“Come here and you will see Nerano is where the sun hides in the sea.“
Slow down. Skip the crowds and come to Nerano, a little-known and low-key hidden-away resort on the Amalfi Coast.
Legend has it that when Emperor Tiberio Nerone visited Nerano from Capri, he was so enchanted with its beauty that he decided to build a villa and spend his summers there. Nerano has a strong culinary history and over the years a number of mouth-watering Italian dishes have been invented here. Perhaps more famously, Spaghetti alla Nerano, made with fresh zucchini and provolone del Monaco (a type of provola cheese produced locally and made exclusively with raw milk).
It is also an absolute nature-lover’s paradise and for hikers, the Path of the Gods in Bay of Ieranto offers perhaps the best views of the whole Amalfi Coast, and one of the best in Italy.
It is not surprising that Nerano today is loved by celebrities, actors, oscar-award winners, poets, musicians, philanthrophists, who flock there just for the food. Nerano remains a secluded paradise. The water here is clear and popular with scuba divers, and the pebbled beach that hugs the crescent harbour provides a sheltered spot to relax. Enjoy winding trails groves and ancient remnants along the way before enjoying the spectacular views of coastline and Capri’s famous Faraglioni rocks when you get there. While in Nerano, guests should visit olive terraces and the Fiord of Crapolla, 20 minutes up the coast by car. While at the fiord, guests who are foodies should look out for the fishermen’s traditional lobster pots, handwoven with reed and myrtle and used to capture the famous local pink shrimp.
Bay of Ieranto
With little written about it, and no signs marking its precise location, Italy’s Bay of Ieranto (Baia di Ieranto) (a.k.a Path of the Gods) is a hard-to-find paradise — a pristine inlet where the entrance to the trail is virtually undetectable. The walking path to the Bay of Ieranto begins in Nerano about 100 meters below the village’s main square. The trail begins with a level stretch past the pink villa which was the Sorrentine residence of Norman Douglas, the British writer who penned “Siren Land”. Once you’ve reached a rocky outcropping overlooking the beach of Nerano – once said to be the launching pad for local witches – the trail begins to descend, skirting a Mediterranean wood which grows wilder as the trail advances. The view suddenly opens up for a breathtaking look over the Faraglioni sea stacks off the Island of Capri and a valley lined with olive groves. The view here is of course is even better on a yacht!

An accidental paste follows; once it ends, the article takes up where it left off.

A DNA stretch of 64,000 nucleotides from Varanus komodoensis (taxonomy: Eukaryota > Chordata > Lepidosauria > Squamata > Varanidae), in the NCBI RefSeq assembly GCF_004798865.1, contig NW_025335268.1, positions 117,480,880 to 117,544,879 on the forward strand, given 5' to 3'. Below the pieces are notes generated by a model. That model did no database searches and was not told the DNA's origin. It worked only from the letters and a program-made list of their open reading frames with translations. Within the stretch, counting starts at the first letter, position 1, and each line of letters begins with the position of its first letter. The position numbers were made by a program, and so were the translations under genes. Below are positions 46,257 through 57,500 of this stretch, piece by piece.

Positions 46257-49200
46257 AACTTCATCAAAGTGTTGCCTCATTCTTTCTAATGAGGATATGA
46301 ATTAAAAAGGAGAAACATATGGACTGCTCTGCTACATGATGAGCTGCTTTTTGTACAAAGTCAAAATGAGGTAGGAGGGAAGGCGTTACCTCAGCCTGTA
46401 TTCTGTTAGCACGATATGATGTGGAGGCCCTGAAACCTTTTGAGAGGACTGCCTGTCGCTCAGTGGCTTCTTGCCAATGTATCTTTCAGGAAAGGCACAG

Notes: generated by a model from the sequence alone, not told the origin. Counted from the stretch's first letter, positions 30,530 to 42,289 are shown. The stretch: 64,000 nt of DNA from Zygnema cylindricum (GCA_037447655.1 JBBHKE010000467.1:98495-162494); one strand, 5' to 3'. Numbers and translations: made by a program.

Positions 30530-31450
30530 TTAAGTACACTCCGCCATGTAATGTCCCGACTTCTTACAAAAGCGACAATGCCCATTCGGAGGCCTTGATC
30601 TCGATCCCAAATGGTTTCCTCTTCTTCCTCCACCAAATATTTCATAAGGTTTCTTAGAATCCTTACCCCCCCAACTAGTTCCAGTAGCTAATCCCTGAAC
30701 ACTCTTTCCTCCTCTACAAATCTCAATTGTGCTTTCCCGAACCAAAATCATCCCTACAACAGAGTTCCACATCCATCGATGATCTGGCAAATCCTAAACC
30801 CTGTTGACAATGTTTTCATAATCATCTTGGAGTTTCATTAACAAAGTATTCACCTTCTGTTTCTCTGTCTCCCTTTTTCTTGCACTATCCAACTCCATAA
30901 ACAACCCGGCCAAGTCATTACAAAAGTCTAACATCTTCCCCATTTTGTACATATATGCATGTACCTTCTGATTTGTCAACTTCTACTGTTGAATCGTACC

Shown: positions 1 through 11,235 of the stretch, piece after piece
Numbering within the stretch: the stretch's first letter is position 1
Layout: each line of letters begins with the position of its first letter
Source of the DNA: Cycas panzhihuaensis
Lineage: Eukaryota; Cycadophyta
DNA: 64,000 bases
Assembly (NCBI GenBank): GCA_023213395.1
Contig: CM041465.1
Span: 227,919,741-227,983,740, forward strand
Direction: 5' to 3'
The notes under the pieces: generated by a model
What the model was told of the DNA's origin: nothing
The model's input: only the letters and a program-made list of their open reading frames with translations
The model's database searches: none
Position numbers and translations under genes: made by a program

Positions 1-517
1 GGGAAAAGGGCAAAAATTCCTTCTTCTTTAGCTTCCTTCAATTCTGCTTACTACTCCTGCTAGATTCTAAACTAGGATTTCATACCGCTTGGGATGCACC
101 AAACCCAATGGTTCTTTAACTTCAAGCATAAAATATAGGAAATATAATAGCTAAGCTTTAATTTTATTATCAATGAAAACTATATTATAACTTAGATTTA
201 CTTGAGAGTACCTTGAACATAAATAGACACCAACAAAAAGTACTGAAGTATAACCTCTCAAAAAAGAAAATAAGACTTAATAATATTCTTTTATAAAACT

Campanella Point is on the extreme edge of the Sorrento peninsula, at the eastern limits of the Gulf of Naples. The headland stretches along the coast and almost seems to reunite with the island of Capri. In-between there are three nautical miles that have always been treacherous for sailors and fishermen: the mouth of Capri, where the diverse flowing currents create whirlpools and vortexes, meeting the vertical rocky coastline which doesn’t offer landing facilities. At this point, according to legend, Ulysses encountered the Sirens; one can still see the spirits of the seamen on the glimmering rocks of the Sirens.
Here the perfumes of the sea are mingled with those of the mountain to create a suggestive atmosphere that evokes memories of an extraordinary time, made of heroes, grand gestures and legends suspended between reality and fantasy.
Nerano by yacht
The best way to enjoy this area is by yacht and Nerano’s stunning beach faces onto the bay of Marina del Cantone and can be reached best by sea. If your yacht is anchored offshore, the views of the emerald-covered cliffs are enough to spend a day admiring, before heading to land to sample some Italian cuisine.